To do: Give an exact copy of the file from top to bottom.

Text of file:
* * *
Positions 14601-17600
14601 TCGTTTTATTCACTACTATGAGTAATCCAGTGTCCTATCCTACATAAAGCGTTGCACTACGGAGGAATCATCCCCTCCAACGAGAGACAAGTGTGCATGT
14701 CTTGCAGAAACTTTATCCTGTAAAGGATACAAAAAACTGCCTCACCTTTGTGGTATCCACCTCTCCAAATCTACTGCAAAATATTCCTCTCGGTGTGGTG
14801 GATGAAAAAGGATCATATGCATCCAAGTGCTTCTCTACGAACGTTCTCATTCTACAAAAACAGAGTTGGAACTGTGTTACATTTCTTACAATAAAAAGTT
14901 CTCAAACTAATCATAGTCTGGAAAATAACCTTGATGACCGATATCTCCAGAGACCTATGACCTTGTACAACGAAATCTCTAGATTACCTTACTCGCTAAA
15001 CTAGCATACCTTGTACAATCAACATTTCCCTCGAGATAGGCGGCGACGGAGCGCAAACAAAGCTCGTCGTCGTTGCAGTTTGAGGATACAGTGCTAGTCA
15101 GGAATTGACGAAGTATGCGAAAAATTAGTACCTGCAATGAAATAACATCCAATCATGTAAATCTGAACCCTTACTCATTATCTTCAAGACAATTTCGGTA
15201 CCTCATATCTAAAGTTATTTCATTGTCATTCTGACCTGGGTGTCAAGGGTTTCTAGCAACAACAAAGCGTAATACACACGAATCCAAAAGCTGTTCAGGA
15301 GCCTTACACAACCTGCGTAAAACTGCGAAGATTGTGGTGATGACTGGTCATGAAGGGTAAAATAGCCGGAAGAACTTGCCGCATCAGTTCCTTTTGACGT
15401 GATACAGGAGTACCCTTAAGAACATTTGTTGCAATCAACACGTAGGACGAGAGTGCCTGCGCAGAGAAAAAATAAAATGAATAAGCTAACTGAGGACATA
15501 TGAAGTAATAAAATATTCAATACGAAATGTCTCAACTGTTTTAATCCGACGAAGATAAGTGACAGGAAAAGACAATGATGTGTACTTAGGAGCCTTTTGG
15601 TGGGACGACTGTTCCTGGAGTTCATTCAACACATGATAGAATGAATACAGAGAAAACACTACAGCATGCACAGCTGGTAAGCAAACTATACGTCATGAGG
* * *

Positions 14601-17600
14601 TCGTTTTATTCACTACTATGAGTAATCCAGTGTCCTATCCTACATAAAGCGTTGCACTACGGAGGAATCATCCCCTCCAACGAGAGACAAGTGTGCATGT
14701 CTTGCAGAAACTTTATCCTGTAAAGGATACAAAAAACTGCCTCACCTTTGTGGTATCCACCTCTCCAAATCTACTGCAAAATATTCCTCTCGGTGTGGTG
14801 GATGAAAAAGGATCATATGCATCCAAGTGCTTCTCTACGAACGTTCTCATTCTACAAAAACAGAGTTGGAACTGTGTTACATTTCTTACAATAAAAAGTT
14901 CTCAAACTAATCATAGTCTGGAAAATAACCTTGATGACCGATATCTCCAGAGACCTATGACCTTGTACAACGAAATCTCTAGATTACCTTACTCGCTAAA
15001 CTAGCATACCTTGTACAATCAACATTTCCCTCGAGATAGGCGGCGACGGAGCGCAAACAAAGCTCGTCGTCGTTGCAGTTTGAGGATACAGTGCTAGTCA
15101 GGAATTGACGAAGTATGCGAAAAATTAGTACCTGCAATGAAATAACATCCAATCATGTAAATCTGAACCCTTACTCATTATCTTCAAGACAATTTCGGTA
15201 CCTCATATCTAAAGTTATTTCATTGTCATTCTGACCTGGGTGTCAAGGGTTTCTAGCAACAACAAAGCGTAATACACACGAATCCAAAAGCTGTTCAGGA
15301 GCCTTACACAACCTGCGTAAAACTGCGAAGATTGTGGTGATGACTGGTCATGAAGGGTAAAATAGCCGGAAGAACTTGCCGCATCAGTTCCTTTTGACGT
15401 GATACAGGAGTACCCTTAAGAACATTTGTTGCAATCAACACGTAGGACGAGAGTGCCTGCGCAGAGAAAAAATAAAATGAATAAGCTAACTGAGGACATA
15501 TGAAGTAATAAAATATTCAATACGAAATGTCTCAACTGTTTTAATCCGACGAAGATAAGTGACAGGAAAAGACAATGATGTGTACTTAGGAGCCTTTTGG
15601 TGGGACGACTGTTCCTGGAGTTCATTCAACACATGATAGAATGAATACAGAGAAAACACTACAGCATGCACAGCTGGTAAGCAAACTATACGTCATGAGG